Another aside: There might not be anything worth stealing, but it could be worth gaining access to launch a bot attack or other mischief.
Is that hacking? Not in the sense computer professionals and geeks use the term. But it is in the sense that the media use the term and the sense the general public has come to understand the word.
You don’t have to like seeing the word used this way, but you don’t have any control over it. Those people speak a different language to you. They know what it means to them.
Not so long ago the company looked like a has-been. Nadella rebooted the business to focus on the cloud and today it is primed for an optimistic future.
No surprise that the company’s share price jumped 5 percent after the announcement.
What wasn’t part of the popular narrative of the last five years is the pain Microsoft went through as its shifted its focus. The company needed to invest vast sums in cloud capacity to get where it is today. That was a huge risk. Similar investments have not paid off for the likes of IBM or Oracle.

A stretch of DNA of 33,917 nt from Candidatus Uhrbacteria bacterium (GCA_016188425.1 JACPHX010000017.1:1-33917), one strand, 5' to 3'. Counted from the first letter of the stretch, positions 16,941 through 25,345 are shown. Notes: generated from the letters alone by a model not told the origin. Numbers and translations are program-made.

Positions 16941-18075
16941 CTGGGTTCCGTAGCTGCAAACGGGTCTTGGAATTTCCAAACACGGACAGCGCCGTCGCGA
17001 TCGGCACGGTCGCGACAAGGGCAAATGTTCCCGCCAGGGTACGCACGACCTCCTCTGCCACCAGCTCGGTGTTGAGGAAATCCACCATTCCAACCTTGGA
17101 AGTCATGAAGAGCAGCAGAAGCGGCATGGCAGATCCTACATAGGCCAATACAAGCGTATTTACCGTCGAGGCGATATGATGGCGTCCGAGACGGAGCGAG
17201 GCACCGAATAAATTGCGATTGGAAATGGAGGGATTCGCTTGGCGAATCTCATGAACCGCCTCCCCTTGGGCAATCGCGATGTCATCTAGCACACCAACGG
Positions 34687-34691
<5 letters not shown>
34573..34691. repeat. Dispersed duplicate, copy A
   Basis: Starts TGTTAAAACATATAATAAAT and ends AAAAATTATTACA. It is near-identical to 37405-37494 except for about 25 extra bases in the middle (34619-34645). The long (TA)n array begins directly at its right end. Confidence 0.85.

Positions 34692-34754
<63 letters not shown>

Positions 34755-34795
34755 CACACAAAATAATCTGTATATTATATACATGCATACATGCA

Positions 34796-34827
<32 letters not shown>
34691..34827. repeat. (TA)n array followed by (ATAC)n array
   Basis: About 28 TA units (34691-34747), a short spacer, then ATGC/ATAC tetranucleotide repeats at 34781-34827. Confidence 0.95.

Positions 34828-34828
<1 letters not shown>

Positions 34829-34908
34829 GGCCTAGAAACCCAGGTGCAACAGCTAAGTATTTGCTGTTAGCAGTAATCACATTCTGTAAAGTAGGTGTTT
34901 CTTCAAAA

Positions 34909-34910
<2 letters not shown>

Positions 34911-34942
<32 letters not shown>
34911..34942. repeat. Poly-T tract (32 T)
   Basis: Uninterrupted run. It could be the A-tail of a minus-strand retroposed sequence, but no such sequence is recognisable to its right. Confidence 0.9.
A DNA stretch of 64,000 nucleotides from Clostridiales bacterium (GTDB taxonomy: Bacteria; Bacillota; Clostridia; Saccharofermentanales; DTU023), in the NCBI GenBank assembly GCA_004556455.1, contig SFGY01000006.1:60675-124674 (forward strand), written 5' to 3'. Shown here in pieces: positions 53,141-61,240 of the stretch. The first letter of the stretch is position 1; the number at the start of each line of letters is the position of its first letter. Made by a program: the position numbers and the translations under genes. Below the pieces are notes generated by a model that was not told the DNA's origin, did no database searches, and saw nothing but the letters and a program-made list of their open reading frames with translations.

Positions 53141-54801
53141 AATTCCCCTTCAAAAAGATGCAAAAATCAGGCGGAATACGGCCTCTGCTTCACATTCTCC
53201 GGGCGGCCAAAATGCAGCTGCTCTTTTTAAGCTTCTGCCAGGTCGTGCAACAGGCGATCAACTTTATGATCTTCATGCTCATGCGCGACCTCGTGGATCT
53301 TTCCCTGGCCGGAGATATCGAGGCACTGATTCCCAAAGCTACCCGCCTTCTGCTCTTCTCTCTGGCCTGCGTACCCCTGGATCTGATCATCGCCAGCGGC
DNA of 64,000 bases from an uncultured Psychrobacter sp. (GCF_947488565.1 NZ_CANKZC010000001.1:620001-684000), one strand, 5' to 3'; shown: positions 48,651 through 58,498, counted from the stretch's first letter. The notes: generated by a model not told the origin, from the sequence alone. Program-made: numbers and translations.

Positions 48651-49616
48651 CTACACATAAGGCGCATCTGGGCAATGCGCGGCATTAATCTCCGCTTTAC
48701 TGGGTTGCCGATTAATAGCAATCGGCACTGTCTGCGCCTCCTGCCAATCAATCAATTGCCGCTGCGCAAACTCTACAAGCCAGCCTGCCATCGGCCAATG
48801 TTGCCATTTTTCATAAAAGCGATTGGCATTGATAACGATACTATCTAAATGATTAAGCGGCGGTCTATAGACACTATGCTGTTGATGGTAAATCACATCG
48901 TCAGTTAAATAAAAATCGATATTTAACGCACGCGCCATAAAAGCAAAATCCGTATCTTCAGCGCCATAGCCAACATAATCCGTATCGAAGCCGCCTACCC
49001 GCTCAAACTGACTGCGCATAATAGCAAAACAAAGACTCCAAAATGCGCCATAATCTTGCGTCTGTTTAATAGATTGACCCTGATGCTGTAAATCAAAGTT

To a degree Microsoft is still playing catch up with Amazon, which invented cloud computing as we now know it. It had one huge advantage over Amazon; its installed base. Windows was, in some cases still is, loaded onto millions of servers the world over.
As these workloads move from on-premise hardware to the cloud, customers know it’s not hard to move Windows apps and data from a local server to Azure.
There’s a downside for Microsoft. Cloud margins are small compared to Windows licences. Microsoft could rely on gross margins as high as 90 percent when it sold licences. It’s lucky to get half that from selling cloud services. Still, 40 percent or thereabouts is still a healthy margin.
Network for Learning says ‘moving to the cloud’ is on the to-do list for many New Zealand schools. Here’s the first of a series of posts I’ve written for the N4L blog that aim to demystify the cloud and how to make use of it. It’s written for a non-technical audience.
“Cloud computing is using remote computers for jobs that were once done by local machines.
We call it cloud because the computers are somewhere else on the internet. Most of the time you don’t need to know where they are.
When the idea was first developed, people would draw diagrams to illustrate how it worked. They used pictures of clouds to show the remote computers could be anywhere. The image and the metaphor stuck.”
Earlier this week Apple announced new iPads and refreshed iMac models. Both product lines needed an update and, for the most part, Apple delivered. Yet there are some odd choices.